TUCSON, Ariz. (CN) – Stubbing out a student’s conviction for pot possession, the Arizona Supreme Court found it unconstitutional Wednesday to prosecute registered users of medical marijuana for carrying the drug on college campuses.
The case stems from the March 2014 arrest of Andre Lee Juwaun Maestas while he was sitting in a road near his on-campus dormitory at Arizona State University.
While searching the student, an ASU police officer found a valid Arizona medical marijuana card in Maestas’ wallet. Acting on a search warrant then, the officer found 0.4 grams of weed in Maestas’ dorm room.
The amount is barely two-hundredths of the 2.5 ounces allowed under the Arizona Medical Marijuana Act, but Arizona has since 2012 made it illegal for even AMMA cardholders to possess marijuana on the campus of a public college.
In Maricopa County Superior Court, Maestas was convicted both of marijuana possession and obstructing a public road. He got probation and a fine on the marijuana charge.
In support of the prosecution, attorneys for the state argued that the continued federal classification of marijuana as a Schedule I drug, along with heroin and LSD, means that universities can penalize AMMA cardholders to protect their receipt of federal funding.
Schedule I is the highest level of classification under the Controlled Substances Act; the designation means that the drug has no accepted medical use and cannot legally be prescribed.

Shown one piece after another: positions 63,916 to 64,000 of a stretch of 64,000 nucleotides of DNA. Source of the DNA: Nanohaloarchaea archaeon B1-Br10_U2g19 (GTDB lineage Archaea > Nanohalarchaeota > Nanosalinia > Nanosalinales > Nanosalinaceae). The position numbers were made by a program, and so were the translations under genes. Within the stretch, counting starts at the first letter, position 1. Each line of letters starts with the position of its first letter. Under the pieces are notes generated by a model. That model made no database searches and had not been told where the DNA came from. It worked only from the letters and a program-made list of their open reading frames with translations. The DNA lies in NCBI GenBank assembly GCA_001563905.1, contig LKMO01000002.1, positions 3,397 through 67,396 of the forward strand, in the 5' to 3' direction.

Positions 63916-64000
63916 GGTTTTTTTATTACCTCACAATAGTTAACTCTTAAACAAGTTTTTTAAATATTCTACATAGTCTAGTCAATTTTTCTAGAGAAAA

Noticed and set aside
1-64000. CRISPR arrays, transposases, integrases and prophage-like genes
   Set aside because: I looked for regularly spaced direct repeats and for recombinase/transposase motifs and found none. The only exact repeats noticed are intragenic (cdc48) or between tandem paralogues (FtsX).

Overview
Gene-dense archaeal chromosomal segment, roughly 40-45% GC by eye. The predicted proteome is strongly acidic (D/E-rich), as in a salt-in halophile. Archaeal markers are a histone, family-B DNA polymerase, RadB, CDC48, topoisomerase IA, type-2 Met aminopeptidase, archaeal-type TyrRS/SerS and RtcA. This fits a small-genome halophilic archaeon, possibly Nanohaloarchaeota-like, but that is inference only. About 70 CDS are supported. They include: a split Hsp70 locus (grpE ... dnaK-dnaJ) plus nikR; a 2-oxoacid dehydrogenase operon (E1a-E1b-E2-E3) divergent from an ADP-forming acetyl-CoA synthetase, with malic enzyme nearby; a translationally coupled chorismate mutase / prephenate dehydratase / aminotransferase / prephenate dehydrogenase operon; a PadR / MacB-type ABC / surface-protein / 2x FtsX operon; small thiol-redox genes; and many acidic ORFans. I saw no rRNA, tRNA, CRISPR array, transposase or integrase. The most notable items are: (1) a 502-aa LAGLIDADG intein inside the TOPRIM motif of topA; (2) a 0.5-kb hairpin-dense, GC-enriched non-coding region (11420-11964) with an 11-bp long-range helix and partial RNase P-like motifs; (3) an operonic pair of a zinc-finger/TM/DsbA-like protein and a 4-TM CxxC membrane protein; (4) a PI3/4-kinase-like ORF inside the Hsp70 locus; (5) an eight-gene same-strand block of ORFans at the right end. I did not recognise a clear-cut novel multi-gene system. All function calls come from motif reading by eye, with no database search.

But Arizona’s argument failed to sway the state Supreme Court on Wednesday.
“Even if (state law) did authorize the legislature to take some action to preserve federal funding, criminalizing AMMA compliant marijuana possession or use is impermissible because it is unnecessary to achieve the statute’s purpose,” Justice John Pelander wrote in the 7-0 ruling. “The state has not shown that failing to ‘penalize a person solely for his status as a cardholder … would cause’ a school to lose federal funding.”
Pelander also noted that the AMMA specifically allows bans on school buses, at preschools, primary or secondary schools, or at correctional facilities. The law does not mention college campuses.
“Because the AMMA sets forth a list of locations where the legislature may impose ‘civil, criminal or other penalties’ when a person possesses or uses marijuana, and because that list does not include college and university campuses, we assume that the voters did not intend to criminalize AMMA-compliant possession or use of marijuana on public college and university campuses,” the 12-page ruling says.
The court further panned the state’s case by adding that the campus rules, which were passed by the Legislature, constitute an illegal amendment to the AMMA. Under Arizona state law, the Legislature can only amend a voter initiative with a three-fourths supermajority, which was not done in this case.
“The legislature amended the AMMA when it enacted (the campus ban) because that statute makes AMMA-compliant possession or use of marijuana on public college and university campuses criminal,” Pelander wrote.
In addition to vacating Maestas’ cannabis conviction, the court vacated a previous ruling in the case by the Court of Appeals.